How to Provide Benefits to Employees

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Employees are the heart and soul of your company, so don’t you want to take care of them? Once a small business makes the jump into hiring full-time employees, they’ve got a whole lot to contemplate. Do you splurge on a generous benefits package or cut corners and offer the bare minimum?

The truth is that a great benefits package can attract and retain the absolute best talent, but the options are boundless – from basic healthcare and family leave to childcare, sick days and pensions. Only some benefits, such as COBRA, workers' compensation, family leave and unemployment, are mandated by law. Others, like employer-provided health insurance, dental care and the much-coveted 401K are attractive (but rather standard) bonuses.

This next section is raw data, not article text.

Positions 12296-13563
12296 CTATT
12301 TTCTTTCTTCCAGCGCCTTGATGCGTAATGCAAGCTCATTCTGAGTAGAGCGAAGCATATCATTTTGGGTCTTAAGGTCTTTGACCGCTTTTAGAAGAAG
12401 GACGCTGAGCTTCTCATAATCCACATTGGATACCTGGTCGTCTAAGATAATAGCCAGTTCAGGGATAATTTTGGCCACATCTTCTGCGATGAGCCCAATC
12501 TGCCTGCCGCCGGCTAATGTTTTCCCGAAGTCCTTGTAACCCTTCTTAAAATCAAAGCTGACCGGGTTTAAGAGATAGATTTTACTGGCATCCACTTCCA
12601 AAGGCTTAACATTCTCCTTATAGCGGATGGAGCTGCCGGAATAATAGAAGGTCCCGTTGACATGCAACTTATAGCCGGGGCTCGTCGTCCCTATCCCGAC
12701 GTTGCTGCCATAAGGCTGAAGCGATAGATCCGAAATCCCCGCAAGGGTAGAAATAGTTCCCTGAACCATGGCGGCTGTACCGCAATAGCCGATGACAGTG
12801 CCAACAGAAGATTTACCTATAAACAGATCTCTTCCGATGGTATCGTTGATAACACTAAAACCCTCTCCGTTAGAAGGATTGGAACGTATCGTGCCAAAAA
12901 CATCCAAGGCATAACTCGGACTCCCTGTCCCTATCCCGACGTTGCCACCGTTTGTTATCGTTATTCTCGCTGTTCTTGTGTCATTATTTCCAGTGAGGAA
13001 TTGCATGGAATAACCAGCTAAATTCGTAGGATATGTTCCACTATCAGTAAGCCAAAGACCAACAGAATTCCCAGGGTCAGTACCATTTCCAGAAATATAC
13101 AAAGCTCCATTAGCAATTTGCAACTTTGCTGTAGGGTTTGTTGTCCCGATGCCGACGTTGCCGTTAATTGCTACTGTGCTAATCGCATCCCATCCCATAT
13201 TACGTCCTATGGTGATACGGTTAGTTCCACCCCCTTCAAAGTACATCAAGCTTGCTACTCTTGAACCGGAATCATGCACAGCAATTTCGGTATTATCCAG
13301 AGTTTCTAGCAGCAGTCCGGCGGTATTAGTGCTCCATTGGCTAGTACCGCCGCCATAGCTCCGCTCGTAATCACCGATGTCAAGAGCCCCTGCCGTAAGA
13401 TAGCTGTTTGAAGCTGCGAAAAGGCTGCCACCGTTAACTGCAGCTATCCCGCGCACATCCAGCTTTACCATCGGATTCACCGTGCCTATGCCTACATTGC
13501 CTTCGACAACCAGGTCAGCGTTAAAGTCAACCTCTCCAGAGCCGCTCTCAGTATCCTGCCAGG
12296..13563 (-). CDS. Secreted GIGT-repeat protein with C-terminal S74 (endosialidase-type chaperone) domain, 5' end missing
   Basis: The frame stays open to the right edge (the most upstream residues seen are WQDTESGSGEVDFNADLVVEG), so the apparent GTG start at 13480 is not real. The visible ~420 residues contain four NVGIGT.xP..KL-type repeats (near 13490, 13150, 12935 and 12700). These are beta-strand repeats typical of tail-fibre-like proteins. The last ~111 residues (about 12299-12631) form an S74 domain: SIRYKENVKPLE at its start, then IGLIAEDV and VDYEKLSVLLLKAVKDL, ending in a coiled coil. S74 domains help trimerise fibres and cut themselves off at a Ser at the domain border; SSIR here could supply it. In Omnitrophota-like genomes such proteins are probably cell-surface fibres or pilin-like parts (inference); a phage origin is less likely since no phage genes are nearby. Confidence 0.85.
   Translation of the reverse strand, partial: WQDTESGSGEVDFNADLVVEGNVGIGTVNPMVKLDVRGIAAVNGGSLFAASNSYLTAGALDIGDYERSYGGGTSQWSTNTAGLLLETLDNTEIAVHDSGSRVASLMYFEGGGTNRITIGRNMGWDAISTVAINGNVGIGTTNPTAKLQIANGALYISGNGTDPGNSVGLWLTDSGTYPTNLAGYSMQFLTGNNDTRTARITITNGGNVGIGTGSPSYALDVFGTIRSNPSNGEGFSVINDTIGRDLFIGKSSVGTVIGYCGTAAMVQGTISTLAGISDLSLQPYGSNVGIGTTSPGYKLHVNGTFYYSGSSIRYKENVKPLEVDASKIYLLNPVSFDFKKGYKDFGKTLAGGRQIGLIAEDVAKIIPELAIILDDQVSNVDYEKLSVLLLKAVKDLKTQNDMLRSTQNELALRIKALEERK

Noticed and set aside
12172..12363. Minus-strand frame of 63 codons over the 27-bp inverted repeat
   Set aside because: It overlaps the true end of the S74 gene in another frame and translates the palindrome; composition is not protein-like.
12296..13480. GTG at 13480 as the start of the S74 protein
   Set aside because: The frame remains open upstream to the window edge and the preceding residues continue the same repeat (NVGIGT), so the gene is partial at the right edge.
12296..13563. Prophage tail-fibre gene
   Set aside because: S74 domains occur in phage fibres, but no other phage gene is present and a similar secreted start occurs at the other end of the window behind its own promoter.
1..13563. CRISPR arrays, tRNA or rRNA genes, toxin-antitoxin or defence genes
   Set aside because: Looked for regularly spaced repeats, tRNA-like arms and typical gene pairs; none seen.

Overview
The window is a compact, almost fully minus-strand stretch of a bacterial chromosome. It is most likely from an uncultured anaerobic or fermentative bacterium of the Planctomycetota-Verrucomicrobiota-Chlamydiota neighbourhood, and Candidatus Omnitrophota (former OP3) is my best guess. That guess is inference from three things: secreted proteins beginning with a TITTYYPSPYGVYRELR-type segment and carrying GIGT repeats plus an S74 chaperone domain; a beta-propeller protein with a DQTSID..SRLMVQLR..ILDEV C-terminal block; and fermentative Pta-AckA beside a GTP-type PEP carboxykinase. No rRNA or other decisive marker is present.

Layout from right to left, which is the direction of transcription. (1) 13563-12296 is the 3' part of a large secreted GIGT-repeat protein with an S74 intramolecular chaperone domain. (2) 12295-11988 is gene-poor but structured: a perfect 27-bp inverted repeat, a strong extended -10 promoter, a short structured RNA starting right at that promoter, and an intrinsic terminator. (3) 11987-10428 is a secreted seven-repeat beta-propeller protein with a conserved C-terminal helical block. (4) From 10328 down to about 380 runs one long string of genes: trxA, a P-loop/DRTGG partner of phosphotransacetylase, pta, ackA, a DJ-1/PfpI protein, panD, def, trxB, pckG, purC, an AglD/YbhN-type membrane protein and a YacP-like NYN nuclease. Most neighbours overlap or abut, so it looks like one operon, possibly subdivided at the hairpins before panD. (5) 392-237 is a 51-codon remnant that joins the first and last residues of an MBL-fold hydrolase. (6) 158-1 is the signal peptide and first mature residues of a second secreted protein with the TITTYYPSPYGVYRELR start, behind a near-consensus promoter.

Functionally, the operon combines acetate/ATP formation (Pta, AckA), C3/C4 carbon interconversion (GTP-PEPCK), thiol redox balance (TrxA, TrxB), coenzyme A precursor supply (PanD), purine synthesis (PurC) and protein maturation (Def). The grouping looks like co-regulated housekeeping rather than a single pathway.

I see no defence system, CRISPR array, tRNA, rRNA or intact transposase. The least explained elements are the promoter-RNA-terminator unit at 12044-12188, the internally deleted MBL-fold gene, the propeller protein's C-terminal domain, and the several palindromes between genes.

Here’s a rundown of what you must provide employees and which work benefits you can provide. Remember, it’s always best to talk to an insurance professional or financial adviser when setting up any type of health care or financial benefits.

Health Care Employee Benefit Options

Health care benefits are one of the most common parts of an employee benefits package. Though some health care requirements are mandated by law, the likelihood of attracting top talent without a good health care plan is slim. You'll likely offer a mix of:

  • COBRA
  • Employer-paid health care 
  • Dental
  • Vision
  • Additional benefits

To find out which type of health care package is right for your business, consult with an insurance agent and look at plans by various providers. Always shop around to get the best deal.